Reading, Reflection and Prayers for 4th Sunday after Trinity
Matthew 11:16-19, 25-30
I detect more than a hint of frustration in these opening words of Jesus. John the Baptist is languishing in prison, thanks to his outspoken remarks about Herod Antipas’ marital arrangements. He seems to be having some self-doubt about his own and Jesus’ mission, as he sends out word to ask whether Jesus really is the Messiah. Jesus’ response is to say that his actions speak for themselves: the blind see, the lame walk, the deaf hear, the dead are raised and the poor have good news brought to them. And then he goes on to testify to John’s role in preparing the way for the coming of God’s kingdom.
Both John and Jesus have come proclaiming God’s gracious rule. Yet, both he and John have met with hostility and rejection. “You’re like children who are never satisfied, who can’t agree on what game to play” protests Jesus. John’s countercultural call to repentance is deemed too harsh. And Jesus is condemned because he associates freely with tax collectors and sinners. It is a generation who refuse to see the truth when it is put in front of them, who want to pick and choose which parts of the gospel message they can go along with rather than embrace the fullness of God’s inclusive kingdom and all that it might mean.
I feel the same criticism could be levelled at this generation as we have a rather bumpy ride out of lock-down. With well over five hundred thousand deaths world wide from Covid, and the pandemic revealing the burden of injustice which so many carry, should we not be mourning rather than taking to the streets and partying, as we have seen in some places?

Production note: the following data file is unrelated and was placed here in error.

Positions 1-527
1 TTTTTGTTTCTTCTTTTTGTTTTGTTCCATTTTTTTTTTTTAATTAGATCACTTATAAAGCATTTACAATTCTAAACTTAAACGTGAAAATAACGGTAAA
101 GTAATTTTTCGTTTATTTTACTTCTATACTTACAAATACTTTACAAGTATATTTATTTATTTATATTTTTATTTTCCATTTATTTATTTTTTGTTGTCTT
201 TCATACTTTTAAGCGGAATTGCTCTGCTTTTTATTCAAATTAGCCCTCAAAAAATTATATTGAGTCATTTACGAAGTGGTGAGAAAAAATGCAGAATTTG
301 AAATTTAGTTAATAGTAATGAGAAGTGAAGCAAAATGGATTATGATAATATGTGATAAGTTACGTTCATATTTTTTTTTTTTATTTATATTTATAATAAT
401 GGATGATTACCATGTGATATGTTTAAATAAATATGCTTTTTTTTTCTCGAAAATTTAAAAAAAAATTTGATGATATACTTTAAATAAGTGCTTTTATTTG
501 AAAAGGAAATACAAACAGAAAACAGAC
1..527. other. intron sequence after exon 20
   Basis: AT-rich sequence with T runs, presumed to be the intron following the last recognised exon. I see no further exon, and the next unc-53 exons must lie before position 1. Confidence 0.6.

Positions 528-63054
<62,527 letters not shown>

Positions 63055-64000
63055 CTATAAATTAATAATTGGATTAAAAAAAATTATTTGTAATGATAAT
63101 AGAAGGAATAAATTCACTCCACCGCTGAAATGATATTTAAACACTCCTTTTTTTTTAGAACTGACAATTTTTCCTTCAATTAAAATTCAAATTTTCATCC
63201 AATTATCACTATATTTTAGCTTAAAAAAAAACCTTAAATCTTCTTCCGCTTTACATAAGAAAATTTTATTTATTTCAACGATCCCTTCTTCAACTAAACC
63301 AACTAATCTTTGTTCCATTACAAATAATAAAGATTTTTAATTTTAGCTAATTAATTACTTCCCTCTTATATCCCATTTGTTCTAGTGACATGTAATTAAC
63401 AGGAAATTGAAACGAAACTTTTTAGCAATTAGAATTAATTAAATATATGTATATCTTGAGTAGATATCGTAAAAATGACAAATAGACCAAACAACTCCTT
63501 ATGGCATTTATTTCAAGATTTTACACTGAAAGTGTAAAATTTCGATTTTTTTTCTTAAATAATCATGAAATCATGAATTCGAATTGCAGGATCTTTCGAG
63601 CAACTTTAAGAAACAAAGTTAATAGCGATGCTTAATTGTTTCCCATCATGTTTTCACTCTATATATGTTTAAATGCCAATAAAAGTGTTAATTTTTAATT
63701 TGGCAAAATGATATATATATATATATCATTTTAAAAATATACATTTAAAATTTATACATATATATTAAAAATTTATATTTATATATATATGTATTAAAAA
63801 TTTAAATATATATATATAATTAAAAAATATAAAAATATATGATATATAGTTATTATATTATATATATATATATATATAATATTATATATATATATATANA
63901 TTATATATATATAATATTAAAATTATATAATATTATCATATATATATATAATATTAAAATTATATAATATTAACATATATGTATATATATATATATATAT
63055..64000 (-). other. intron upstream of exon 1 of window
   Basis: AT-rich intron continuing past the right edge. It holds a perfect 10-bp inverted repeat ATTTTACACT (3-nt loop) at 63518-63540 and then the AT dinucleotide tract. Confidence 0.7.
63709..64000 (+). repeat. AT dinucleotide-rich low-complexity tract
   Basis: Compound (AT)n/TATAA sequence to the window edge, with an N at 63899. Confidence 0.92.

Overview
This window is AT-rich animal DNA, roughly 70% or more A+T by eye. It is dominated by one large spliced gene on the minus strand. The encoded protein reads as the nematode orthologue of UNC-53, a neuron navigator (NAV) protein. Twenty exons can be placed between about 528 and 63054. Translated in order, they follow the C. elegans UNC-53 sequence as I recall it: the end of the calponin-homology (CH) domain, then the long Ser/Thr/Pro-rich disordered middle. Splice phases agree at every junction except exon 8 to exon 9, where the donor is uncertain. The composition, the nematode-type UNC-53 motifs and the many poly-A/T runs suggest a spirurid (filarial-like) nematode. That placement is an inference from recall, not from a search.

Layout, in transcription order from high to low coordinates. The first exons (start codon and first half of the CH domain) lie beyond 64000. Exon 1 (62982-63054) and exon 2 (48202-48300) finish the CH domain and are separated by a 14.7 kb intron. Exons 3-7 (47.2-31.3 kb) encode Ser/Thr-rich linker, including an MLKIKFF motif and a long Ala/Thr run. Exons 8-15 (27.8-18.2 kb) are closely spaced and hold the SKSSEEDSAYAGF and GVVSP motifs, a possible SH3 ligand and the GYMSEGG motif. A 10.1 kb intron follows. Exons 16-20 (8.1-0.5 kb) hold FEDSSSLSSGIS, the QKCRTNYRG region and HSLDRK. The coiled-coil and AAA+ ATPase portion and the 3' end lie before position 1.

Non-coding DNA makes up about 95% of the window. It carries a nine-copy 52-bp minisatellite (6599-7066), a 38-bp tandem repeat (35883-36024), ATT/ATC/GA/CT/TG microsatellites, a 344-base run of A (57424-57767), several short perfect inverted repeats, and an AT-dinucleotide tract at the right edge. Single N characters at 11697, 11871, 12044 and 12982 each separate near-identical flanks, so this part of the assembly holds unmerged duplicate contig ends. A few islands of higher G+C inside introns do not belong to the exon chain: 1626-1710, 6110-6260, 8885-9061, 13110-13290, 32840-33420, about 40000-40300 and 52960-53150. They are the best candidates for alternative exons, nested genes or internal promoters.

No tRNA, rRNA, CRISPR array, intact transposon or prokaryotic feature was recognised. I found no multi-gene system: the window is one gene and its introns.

We were told to stay home. Most did, but not all thought the rules applied to them. Now we have been told we can go out, shop and enjoy ourselves, even go to church. Some are taking full advantage of that. Others remain cautious. Rules and guidelines change daily; they vary according to where you live. It generates a restlessness and lack of direction in society which has the potential to become destructive and there is a huge burden of anxiety, loss and unresolved grief.
To a people burdened by the oppressive Roman regime, to a people burdened by the strict requirements of the Jewish law, to a people burdened by injustice, to all who are wearied and burdened by anxiety, loss, and grief Jesus says ‘Come to me and I will give you rest.’ Such sweet relief!
Then Jesus says, ‘Take my yoke upon you.’ That sounds like another heavy burden. Yokes were made for oxen to bind them together to work as a team. Younger, inexperienced oxen would often be yoked with an older one who provided guidance and restraint. Jesus, as a carpenter, would have been skilled in making them so they were a perfect fit for the team for which they were designed. If the double yoke was too far apart the pulling would be inefficient; too close together and the animals would jostle together and hurt one another. Any rough edges had to be smoothed away so that the skin was not irritated or damaged.